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Microbial and Synthetic Products for Management of Botrytis Grey Mold in Tomato

Materials and methods

Tomato plants (cv. Jumbo) were grown in Metro Mix 250 (Grace Horticultural Products, Cambridge, MA), and watered with a constant feed solution of Peter's Hydrosol (5-11-26, 13.0 oz/100 gal, Scotts Co., Marysville, Ohio), and calcium nitrate (5.3 oz/100 gal). Increasing amounts of fertilizer were added during the season, including magnesium nitrate and soluble iron as indicated by foliar nutrient analysis. The seedlings were transplanted into 4 inch pots, and then into upright bags with drainage holes containing 4 gal potting mix. The constant feed irrigation was delivered through drip lines with one emitter per bag. The plants were arranged in double staggered rows, resulting in about 4.0 sq ft per plant.

The project utilized one 28 x 96 ft section of a four-bay gutter-connected greenhouse. The thermostat of the heating system was set to maintain an air temperature greater than 65° F, with natural gas heaters mounted about 3 ft above the floor. The roof of the greenhouse was raised on sunny, hot days to provide cooling and ventilation. In addition, fans were installed to provide horizontal air movement. The indeterminate plants were each supported with a 14 ft string coiled on spool hooks on wires at 7 ft (2.3 m) above the floor. The plants were lowered incrementally whenever they reached the wire. Routine maintenance included twisting the support string around each plant, fastening the stem to the string with plastic clips after each flower cluster, and removing axial shoots. Deleafing took place weekly when lower leaves began to senesce, at about the time that green fruits reached full size. Flowers were pollinated by imported bumblebees. Tomatoes were picked red ripe; each treatment and replication was weighed separately.

The experiment was a randomized complete block design consisting of 4 blocks and 10 treatments. Each cell of the design contained 8 plants. The treatment arrangement was randomized to counteract the location effects observed the year before. Three microbial products, Mycostop, TopShield, and Bac-Pack, were compared to the new products Actigard, Armacarb, and Quadris, to Stylet Oil, to an untreated control, and to the fungicide control, chlorothalonil (Bravo was used for local application instead of Exotherm Termil canisters) to determine if they had an effect on disease incidence or severity and on yield. Mycostop was applied separately as two treatments, a spray and a drench. Each treatment was applied twice before fruit set, on March 19 and April 8 (crop was seeded Jan. 2). The fruit from plants treated with materials under an experimental use permit were removed from the premises for crop destruct.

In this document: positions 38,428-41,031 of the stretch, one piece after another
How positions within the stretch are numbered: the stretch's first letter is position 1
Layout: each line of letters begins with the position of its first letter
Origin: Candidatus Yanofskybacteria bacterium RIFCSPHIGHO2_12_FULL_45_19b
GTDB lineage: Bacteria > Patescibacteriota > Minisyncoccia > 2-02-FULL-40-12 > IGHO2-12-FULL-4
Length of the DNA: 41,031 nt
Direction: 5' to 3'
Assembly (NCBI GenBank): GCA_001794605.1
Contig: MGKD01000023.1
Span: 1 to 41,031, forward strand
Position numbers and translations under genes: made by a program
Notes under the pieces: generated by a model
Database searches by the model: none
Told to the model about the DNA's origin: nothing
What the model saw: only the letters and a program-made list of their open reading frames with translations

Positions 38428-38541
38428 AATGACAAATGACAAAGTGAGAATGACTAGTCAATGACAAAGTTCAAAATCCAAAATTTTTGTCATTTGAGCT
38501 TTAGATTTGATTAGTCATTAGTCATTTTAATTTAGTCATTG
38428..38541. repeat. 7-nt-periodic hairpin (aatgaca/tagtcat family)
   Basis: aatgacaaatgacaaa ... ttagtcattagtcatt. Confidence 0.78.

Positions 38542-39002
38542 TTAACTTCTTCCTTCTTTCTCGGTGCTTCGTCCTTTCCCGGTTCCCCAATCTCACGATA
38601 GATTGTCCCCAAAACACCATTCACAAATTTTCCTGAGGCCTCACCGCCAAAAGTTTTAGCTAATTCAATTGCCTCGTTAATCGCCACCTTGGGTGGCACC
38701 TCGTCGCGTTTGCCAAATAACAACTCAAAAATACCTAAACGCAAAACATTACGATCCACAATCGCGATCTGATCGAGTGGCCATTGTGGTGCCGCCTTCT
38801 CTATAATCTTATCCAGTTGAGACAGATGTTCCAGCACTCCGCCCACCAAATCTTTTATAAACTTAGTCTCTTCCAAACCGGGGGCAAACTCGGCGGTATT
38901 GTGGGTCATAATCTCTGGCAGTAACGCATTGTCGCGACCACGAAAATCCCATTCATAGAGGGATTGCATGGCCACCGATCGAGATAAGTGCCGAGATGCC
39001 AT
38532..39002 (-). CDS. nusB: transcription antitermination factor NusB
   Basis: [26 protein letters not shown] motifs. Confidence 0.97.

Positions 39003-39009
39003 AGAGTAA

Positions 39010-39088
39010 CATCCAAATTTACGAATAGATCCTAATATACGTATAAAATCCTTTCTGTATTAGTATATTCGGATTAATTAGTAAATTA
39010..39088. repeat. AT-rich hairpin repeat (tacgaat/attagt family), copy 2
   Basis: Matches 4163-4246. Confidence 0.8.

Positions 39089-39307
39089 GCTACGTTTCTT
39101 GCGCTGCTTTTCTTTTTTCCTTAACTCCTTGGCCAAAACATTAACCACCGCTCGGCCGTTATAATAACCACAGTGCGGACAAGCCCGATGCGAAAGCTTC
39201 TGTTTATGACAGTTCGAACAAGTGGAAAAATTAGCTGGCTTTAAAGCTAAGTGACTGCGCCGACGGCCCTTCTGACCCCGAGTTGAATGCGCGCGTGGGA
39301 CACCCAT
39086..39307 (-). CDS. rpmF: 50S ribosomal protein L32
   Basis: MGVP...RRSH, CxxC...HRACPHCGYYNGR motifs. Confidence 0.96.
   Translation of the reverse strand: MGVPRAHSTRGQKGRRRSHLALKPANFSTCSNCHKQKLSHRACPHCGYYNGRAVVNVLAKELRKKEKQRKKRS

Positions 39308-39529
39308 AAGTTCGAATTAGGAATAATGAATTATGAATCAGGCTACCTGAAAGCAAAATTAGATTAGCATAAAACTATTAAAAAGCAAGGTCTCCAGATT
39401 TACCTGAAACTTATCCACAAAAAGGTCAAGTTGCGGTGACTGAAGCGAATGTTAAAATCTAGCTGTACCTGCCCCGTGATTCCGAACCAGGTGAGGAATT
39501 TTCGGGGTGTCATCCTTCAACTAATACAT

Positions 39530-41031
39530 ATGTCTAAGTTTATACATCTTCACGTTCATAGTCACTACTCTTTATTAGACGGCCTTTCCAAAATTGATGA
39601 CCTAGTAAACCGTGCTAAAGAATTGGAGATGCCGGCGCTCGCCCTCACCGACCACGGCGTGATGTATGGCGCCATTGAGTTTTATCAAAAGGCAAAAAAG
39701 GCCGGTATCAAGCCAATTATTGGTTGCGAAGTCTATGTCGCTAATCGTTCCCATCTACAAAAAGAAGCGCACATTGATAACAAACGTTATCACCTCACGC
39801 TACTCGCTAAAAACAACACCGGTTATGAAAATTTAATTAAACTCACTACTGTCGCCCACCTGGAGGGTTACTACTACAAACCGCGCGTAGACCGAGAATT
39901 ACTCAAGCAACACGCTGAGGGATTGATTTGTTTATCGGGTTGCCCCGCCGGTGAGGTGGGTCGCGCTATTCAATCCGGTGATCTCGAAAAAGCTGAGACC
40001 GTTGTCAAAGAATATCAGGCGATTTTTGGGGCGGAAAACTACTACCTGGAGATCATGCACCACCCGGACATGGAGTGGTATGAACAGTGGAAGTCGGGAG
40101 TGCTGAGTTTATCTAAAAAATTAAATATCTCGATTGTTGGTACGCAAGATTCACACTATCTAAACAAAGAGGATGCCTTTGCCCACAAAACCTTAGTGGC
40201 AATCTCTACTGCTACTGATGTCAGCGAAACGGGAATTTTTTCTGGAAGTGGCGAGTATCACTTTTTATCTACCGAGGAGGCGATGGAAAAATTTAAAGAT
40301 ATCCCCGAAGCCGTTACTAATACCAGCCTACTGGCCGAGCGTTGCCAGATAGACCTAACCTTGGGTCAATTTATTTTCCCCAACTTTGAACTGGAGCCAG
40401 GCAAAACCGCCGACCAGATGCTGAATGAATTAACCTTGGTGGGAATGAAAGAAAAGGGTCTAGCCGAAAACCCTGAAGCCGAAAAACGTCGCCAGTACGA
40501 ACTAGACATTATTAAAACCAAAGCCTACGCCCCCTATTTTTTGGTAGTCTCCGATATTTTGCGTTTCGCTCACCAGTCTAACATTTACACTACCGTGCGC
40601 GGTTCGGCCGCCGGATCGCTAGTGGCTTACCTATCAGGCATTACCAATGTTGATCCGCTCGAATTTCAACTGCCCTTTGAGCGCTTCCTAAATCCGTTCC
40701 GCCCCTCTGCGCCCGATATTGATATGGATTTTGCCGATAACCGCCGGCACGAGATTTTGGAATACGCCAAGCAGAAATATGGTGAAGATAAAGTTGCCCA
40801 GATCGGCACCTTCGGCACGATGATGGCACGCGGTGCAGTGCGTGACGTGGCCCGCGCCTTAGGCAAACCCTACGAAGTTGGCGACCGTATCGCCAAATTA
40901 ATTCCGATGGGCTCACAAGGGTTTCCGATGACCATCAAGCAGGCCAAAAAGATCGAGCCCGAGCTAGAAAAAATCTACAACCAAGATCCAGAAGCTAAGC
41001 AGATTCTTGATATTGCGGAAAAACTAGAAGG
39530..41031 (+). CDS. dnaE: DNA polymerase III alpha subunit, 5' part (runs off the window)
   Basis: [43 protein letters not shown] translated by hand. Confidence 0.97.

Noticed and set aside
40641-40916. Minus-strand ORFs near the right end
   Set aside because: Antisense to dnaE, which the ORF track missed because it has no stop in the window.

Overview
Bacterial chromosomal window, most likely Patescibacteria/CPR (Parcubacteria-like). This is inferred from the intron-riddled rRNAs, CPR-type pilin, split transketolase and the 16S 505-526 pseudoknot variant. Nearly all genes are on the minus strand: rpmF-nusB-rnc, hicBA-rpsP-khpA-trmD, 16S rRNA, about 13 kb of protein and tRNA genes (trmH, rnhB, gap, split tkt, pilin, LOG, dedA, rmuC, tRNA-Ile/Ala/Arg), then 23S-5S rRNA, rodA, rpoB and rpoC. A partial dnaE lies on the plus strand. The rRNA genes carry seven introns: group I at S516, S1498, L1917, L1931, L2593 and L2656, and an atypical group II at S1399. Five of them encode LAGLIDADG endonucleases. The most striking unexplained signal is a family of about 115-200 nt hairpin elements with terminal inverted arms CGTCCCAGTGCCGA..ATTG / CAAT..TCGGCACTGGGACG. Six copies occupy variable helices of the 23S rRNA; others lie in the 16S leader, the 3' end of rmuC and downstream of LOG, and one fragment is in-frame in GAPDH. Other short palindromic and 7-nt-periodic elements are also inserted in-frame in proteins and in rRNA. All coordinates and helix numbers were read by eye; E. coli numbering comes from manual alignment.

The biological control products were prepared as recommended by their manufacturers. Mycostop was rehydrated, suspended, and strained before application (1 g/2 L water, 50 mL per plant). TopShield was applied at the rate of 40 g/2 L water (including the surfactant supplied by BioWorks). Bac-Pack was applied as a drench, at 2.35 ml/2 L. Actigard (CGA 245704, Novartis Crop Protection Inc., Greensboro, NC,) was applied at the rate of 50 mg/2 L. Armacarb 100, a potassium bicarbonate product (formula 2346-102 Church and Dwight Co, Inc., Princeton, NJ) was used at 6.5 g/2 L. Quadris (Zeneca, Ag Products, Wilmington, DE) was applied as the flowable product, 0.35 mL/2 L. The horticultural oil, JMS Stylet Oil (JMS Flower Farms, Inc., Vero Beach, FL) was applied at 1.5%, 30 mL/2 L water. The fungicide chlorothalonil was applied to the foliage as a Bravo Weather Stik spray treatment (1.4 mL / 2 L).

Natural inoculum was available in the commercial greenhouse; plants were not artificially inoculated. The presence of B. cinerea spores was verified by placing open Petri plates of potato dextrose agar on the floor of the greenhouse for 2 h, then returning the plates to lab for incubation at room temperature for 10 days.

Disease severity on the leaves was assessed each week for five weeks beginning April 7. Very few infected leaves were observed until the third rating, April 22. After this time, the oldest leaves were removed, the number of infected leaves was counted, and the percent leaf area infected was estimated. A very cool, cloudy spring delayed the ripening of tomato fruit until May 21; thereafter, tomatoes were harvested three times a week for 11 weeks. Statistical analysis of the yield data and disease assessment was carried out by analysis of variance.